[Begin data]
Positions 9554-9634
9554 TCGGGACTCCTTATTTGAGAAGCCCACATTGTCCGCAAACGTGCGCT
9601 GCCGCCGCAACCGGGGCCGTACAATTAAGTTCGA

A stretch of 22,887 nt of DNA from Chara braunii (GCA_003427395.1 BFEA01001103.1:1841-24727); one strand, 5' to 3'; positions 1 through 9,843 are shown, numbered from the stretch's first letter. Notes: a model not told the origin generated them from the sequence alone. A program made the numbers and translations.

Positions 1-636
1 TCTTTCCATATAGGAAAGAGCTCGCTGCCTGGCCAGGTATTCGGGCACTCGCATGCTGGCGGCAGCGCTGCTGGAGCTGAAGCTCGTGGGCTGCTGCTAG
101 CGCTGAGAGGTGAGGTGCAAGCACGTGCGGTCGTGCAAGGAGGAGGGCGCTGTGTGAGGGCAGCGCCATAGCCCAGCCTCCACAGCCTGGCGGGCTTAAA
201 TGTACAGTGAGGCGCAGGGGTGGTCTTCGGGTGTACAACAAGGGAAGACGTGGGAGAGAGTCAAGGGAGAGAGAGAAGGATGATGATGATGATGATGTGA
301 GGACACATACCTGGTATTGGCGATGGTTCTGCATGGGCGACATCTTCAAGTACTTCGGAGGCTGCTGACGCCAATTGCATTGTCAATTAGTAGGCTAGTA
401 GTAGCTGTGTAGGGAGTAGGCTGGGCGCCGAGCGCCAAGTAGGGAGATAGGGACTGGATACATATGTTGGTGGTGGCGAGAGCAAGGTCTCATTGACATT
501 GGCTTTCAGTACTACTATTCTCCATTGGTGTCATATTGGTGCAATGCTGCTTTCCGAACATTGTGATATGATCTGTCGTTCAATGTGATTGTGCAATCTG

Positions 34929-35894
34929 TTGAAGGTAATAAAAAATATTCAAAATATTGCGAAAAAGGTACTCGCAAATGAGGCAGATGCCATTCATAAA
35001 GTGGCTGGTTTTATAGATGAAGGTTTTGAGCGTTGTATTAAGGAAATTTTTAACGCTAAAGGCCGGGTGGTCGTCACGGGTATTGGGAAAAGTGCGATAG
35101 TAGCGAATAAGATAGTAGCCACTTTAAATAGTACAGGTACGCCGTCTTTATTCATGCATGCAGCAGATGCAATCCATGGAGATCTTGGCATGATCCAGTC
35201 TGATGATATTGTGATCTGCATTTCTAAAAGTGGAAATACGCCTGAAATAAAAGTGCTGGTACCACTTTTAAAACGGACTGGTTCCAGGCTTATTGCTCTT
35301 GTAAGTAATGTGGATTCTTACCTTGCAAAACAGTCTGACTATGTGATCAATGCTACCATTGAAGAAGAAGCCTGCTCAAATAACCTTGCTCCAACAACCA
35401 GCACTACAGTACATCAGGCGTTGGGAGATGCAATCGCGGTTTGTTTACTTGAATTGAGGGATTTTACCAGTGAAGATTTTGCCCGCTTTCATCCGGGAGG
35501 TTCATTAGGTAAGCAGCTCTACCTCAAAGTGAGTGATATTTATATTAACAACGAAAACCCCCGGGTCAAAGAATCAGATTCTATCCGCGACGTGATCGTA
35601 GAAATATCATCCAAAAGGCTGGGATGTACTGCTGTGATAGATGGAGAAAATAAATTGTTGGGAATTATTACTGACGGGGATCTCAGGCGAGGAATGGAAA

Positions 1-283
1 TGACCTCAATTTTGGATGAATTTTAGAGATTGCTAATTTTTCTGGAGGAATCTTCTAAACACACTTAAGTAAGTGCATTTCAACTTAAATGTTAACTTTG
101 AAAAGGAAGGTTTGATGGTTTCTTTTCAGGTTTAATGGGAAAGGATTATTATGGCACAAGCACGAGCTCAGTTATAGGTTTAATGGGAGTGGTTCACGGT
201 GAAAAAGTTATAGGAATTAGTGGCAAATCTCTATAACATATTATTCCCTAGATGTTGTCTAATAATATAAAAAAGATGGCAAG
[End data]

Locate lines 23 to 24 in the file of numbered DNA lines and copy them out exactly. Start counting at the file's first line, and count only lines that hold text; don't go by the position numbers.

101 AAAAGGAAGGTTTGATGGTTTCTTTTCAGGTTTAATGGGAAAGGATTATTATGGCACAAGCACGAGCTCAGTTATAGGTTTAATGGGAGTGGTTCACGGT
201 GAAAAAGTTATAGGAATTAGTGGCAAATCTCTATAACATATTATTCCCTAGATGTTGTCTAATAATATAAAAAAGATGGCAAG